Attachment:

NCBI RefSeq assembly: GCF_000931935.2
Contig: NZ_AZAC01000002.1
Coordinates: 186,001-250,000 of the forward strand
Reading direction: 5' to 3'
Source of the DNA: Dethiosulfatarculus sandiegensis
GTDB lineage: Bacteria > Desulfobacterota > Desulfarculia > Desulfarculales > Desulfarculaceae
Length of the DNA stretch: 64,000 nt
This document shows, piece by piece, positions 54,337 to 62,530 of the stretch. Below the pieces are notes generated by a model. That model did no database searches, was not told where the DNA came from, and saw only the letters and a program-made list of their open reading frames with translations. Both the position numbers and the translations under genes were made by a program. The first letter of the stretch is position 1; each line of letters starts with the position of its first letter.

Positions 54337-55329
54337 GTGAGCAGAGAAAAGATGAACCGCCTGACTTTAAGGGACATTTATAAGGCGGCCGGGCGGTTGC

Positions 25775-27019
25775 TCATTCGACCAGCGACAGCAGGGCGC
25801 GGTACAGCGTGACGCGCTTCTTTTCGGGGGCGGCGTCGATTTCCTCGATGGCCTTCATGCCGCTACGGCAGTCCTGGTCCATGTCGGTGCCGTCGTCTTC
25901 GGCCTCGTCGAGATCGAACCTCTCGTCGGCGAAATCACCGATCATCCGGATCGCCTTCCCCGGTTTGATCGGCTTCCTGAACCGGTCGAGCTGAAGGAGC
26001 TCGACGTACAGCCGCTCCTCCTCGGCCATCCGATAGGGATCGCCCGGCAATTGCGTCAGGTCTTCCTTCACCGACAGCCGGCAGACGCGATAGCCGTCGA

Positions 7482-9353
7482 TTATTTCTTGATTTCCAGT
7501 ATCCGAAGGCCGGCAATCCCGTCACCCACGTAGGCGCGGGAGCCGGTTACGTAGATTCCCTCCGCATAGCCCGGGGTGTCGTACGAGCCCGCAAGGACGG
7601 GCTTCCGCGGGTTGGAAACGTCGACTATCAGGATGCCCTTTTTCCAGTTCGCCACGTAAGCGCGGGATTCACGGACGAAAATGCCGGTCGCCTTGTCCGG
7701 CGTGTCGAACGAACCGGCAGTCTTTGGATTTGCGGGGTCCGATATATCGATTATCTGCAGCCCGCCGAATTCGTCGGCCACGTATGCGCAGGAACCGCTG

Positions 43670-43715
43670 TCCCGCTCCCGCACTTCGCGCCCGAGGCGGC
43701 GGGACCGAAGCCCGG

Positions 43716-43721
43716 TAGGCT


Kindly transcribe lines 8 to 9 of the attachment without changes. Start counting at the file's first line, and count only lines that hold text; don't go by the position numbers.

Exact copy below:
This document shows, piece by piece, positions 54,337 to 62,530 of the stretch. Below the pieces are notes generated by a model. That model did no database searches, was not told where the DNA came from, and saw only the letters and a program-made list of their open reading frames with translations. Both the position numbers and the translations under genes were made by a program. The first letter of the stretch is position 1; each line of letters starts with the position of its first letter.

Positions 54337-55329